Feeds:
Posts
Comments

Posts Tagged ‘green books campaign’

I am thrilled to be part of Eco-Libris2010 Green Books Campaign, which highlights the publishing industry’s green efforts.  Today, 200 bloggers will post reviews of eco-friendly books from 56 publishers.

Therefore Choose by Keith Oatley was published by the independent Canadian publisher Goose Lane Editions and printed on 100% PCW (post consumer waste) paper.

“Before the war we were innocent.  We could say we’ve travelled from innocence to experience.  That would be to misunderstand everything.  We’ve not become wiser.  We’ve been damaged.  Like the buildings.”

Having seen the buildings, which had taken so much time and so many craftsman to raise, it was difficult for George to disagree.  Buildings are built in times of hope.

“Before the war, when we were young, we didn’t know much,” said Anna.  “We were undeveloped.  But we were whole.  Now we’re not.  Then, we made the choices that led to this.  People think that evil is outside us.  The reason it’s called evil is that it gets inside.  One finds oneself doing things, choosing things.”

(from Therefore Choose, page 231)

Keith Oatley’s Therefore Choose is as much a love story as it is a story of war.  It’s a coming-of-age novel about a British medical student, George, who befriends a German philosophy student, Werner, while at Cambridge.  Werner introduces George to Anna, the editor of a small literary magazine, on a trip to Berlin, and they are drawn to one another immediately.  When Anna asks George to stay in Berlin — either continuing with medical school  or taking his writing more seriously — he is faced with a tough decision.  After all, it’s 1936, and Hitler is in power and building up the military to the point where it becomes obvious that war is on the horizon.  George is committed to his medical studies at Cambridge, even though he has no desire to be a doctor, so he returns to England.  His relationships with Anna and Werner are strained, and when war breaks out, the three are changed forever.

Therefore Choose is a novel that sneaks up on you.  There are a lot of philosophical discussions about the meeting of minds, literature, and war, and they say a lot about the characters.  But it’s a quiet novel, with the tension building slowly until the end, when Oatley hits you hard in the gut.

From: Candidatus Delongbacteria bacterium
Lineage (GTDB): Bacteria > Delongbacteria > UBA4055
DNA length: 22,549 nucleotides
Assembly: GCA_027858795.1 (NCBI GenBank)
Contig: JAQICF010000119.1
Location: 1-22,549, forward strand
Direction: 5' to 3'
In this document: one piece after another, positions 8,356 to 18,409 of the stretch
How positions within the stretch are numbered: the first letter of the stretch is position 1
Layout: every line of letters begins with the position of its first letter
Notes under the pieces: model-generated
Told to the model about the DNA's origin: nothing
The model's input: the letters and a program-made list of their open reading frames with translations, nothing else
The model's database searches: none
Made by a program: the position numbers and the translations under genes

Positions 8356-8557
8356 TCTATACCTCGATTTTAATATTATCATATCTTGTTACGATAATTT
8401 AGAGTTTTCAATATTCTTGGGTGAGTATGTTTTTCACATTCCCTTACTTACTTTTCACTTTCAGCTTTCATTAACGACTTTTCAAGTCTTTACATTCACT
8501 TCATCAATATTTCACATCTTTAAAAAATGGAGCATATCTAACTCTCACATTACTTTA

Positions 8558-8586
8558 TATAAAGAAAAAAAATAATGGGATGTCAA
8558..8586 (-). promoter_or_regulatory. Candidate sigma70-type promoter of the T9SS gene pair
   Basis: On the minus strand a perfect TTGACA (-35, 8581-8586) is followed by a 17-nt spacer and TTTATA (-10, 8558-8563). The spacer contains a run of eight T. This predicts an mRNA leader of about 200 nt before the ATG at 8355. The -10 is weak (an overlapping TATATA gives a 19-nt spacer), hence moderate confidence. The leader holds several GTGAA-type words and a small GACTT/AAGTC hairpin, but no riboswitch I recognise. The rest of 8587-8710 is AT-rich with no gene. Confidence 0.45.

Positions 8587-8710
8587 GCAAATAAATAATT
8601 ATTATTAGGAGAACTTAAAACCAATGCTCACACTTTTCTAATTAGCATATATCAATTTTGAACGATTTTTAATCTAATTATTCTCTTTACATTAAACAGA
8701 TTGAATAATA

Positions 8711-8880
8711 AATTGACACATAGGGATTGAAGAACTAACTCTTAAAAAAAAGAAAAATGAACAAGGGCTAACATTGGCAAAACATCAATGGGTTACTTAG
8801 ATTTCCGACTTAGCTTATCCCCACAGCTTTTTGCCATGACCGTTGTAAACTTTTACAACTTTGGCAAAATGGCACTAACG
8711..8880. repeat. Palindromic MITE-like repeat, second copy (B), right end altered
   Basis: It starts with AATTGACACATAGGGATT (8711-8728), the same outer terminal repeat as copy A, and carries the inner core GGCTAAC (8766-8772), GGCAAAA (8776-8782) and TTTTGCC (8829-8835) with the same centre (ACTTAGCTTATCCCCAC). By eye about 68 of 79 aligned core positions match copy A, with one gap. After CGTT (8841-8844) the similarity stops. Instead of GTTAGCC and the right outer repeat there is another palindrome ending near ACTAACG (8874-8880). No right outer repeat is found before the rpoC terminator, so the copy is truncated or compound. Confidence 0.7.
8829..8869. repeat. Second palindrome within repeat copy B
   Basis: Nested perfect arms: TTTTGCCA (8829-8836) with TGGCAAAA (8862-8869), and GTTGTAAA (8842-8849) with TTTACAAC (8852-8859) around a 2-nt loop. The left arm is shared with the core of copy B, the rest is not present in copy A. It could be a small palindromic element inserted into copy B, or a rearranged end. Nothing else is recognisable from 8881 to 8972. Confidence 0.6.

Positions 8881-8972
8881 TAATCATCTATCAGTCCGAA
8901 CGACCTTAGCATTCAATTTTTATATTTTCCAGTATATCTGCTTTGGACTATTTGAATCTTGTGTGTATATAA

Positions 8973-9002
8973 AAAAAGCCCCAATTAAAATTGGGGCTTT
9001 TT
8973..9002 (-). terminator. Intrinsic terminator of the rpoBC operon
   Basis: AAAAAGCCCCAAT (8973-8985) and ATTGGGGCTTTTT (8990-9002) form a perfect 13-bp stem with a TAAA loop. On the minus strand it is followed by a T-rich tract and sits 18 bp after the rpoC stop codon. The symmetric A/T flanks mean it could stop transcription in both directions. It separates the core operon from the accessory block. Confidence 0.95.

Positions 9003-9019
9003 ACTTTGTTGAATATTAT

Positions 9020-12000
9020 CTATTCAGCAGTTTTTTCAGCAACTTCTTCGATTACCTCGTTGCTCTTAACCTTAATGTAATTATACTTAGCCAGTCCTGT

George seems very reserved and indecisive, while Anna is firm and passionate in her decisions.  Werner is full of German pride, and it makes him hard to like.  George and Anna’s relationship is played out mainly in dialogue, and while I found them both interesting characters, I wasn’t able to feel the passion or the romance between them.

Therefore Choose is about choice on many levels — George’s choice to return to England instead of staying with Anna in Berlin, Anna’s choice to remain in a Germany under fire, and the choice of the German citizens to ignore the concentration camps and the atrocities committed by the Nazis.  Oatley also touches upon the evil in humanity and how people can choose to do horrible things to one another in the context of war.  I found these discussions among the characters to be fascinating, and Oatley does a wonderful job highlighting the different viewpoints — George, who fought against the Germans and saw the aftermath of the camps; Anna, a German woman in Berlin during the war; and Werner, a soldier fighting for the homeland he loves so much and having to face losing another war.  It’s a novel that provides much food for thought and leaves you with a heaviness, but I highly recommend it for readers drawn to war novels that dig a little deeper in contemplating humanity.

To see what other books have been reviewed as part of the Green Books Campaign click here.

[I am taking a four-day weekend away from the computer beginning this afternoon, but I will check out your Green Books Campaign posts when I return!]

Disclosure: I received a copy of Therefore Choose from Goose Lane Editions for review purposes. I am an Amazon associate.

© 2010 Anna Horner of Diary of an Eccentric. All Rights Reserved. Please do not reproduce or republish content without permission.

Read Full Post »

Eco-Libris is hosting the Green Books Campaign on Wednesday, Nov. 10, when 200 bloggers will post reviews of 200 eco-friendly books from 56 publishers at 1 pm EST.

I am happy to be participating in the Green Books Campaign for the second time because it is important to highlight efforts by the publishing industry to be green.

This year, I will be reviewing Keith Oatley’s Therefore Choose, published by Goose Lane Editions.  Last year, I reviewed Riddle in the Mountain by Daryl Burkhard, published by Dogtooth Books.  (Read my review to learn about the book, as well as the features that make it green.)

To see which bloggers are participating and what books they will be reviewing, click here.

Disclosure: I am an Amazon associate.

© 2010 Anna Horner of Diary of an Eccentric. All Rights Reserved. Please do not reproduce or republish content without permission.

Read Full Post »